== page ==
The TUC has
urged the Chancellor to close loopholes that allow businesses owned by
non-domiciled residents to enjoy tax advantages over British companies.
These include escaping paying tax on export profits, share dividends and
capitals gains tax when the business is sold, said
The TUC general secretary, Brendan Barber, said: ‘If the UK is to survive in
today’s ultra-competitive global economy, it needs a tax system that rewards
business innovation and productivity, not the ability to exploit tax loopholes.
‘The chancellor should consider this when drawing up his budget and must
ignore the self-interested whining of a small City elite masquerading as the
In a letter to Alistair Darling reported in
Financial Times, Barber says: ‘Indeed, we would prefer you to go further and
bring the UK into line with the rest of the advanced economies … and expect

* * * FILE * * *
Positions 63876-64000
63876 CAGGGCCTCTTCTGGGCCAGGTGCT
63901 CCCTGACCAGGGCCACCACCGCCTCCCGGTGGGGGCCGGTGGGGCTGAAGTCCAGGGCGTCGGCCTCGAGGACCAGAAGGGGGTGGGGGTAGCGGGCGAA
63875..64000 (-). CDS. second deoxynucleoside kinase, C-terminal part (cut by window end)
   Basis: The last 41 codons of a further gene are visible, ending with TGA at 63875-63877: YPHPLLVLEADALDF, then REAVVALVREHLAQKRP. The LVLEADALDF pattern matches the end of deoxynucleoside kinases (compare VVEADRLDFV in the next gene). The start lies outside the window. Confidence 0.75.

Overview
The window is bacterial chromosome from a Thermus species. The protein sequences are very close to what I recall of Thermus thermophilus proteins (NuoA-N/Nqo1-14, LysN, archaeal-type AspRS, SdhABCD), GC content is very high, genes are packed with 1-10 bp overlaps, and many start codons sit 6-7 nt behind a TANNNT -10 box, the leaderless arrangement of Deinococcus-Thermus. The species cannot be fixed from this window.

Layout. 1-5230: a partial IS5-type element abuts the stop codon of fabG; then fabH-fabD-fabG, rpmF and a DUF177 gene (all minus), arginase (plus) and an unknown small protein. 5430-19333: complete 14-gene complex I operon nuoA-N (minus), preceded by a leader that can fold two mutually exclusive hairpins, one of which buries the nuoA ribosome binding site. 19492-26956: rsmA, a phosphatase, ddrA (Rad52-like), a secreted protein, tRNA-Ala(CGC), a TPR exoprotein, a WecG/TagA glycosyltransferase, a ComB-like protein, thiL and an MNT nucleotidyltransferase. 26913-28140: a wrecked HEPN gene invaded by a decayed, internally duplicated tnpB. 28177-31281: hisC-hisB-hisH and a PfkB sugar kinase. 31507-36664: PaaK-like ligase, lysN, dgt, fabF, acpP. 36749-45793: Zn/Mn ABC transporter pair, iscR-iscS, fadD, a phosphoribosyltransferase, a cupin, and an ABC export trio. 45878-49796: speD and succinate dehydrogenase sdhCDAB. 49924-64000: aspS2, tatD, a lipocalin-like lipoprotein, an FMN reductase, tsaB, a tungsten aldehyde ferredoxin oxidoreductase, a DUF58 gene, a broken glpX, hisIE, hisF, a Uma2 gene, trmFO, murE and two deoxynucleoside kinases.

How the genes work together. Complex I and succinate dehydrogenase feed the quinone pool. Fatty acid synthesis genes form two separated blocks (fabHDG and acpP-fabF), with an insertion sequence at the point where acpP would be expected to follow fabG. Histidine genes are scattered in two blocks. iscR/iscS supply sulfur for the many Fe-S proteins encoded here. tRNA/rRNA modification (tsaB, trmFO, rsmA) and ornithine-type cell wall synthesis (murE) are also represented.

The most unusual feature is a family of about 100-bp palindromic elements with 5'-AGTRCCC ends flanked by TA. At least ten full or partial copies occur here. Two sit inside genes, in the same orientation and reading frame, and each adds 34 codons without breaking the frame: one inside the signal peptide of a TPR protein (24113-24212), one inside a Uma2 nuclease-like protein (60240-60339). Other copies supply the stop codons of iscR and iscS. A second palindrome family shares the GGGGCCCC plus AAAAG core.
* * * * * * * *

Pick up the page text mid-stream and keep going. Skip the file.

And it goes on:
those previously non-domiciled to pay tax in line with residency rules. We have
calculated such a move would raise £4.3bn extra tax revenue, enough to help the
government meet its target of halving child poverty by 2010.’
Does Darwin's theory apply to taxation? Colin ponders...
The UK tax gap fell in 2014-15 to its lowest-ever level of 6.5%, revealed official statistics published today
Changes to the tax system is urged to support the growth of entrepreneurs, found a report from the Grant Thornton UK, the Institute of Directors, and the Prelude Group
The EC has been instructed to draft a European Union (EU) directive authorising an EU financial transaction tax, which would apply to ten of the EU’s 28 member states